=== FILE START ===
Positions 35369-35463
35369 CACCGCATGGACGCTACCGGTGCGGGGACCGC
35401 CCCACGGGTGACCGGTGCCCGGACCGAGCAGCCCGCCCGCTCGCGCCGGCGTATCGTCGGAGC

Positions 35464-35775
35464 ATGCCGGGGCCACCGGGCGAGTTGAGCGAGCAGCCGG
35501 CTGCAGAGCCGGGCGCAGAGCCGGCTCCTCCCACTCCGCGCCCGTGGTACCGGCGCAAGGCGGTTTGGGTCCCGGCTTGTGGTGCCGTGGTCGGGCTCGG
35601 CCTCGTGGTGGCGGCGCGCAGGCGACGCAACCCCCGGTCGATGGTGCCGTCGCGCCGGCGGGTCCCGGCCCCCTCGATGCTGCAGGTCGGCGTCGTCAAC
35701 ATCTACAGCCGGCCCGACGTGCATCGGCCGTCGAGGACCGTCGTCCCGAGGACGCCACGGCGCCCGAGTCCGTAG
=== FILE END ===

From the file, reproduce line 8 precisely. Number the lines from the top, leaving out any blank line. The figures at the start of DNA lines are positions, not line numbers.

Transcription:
35701 ATCTACAGCCGGCCCGACGTGCATCGGCCGTCGAGGACCGTCGTCCCGAGGACGCCACGGCGCCCGAGTCCGTAG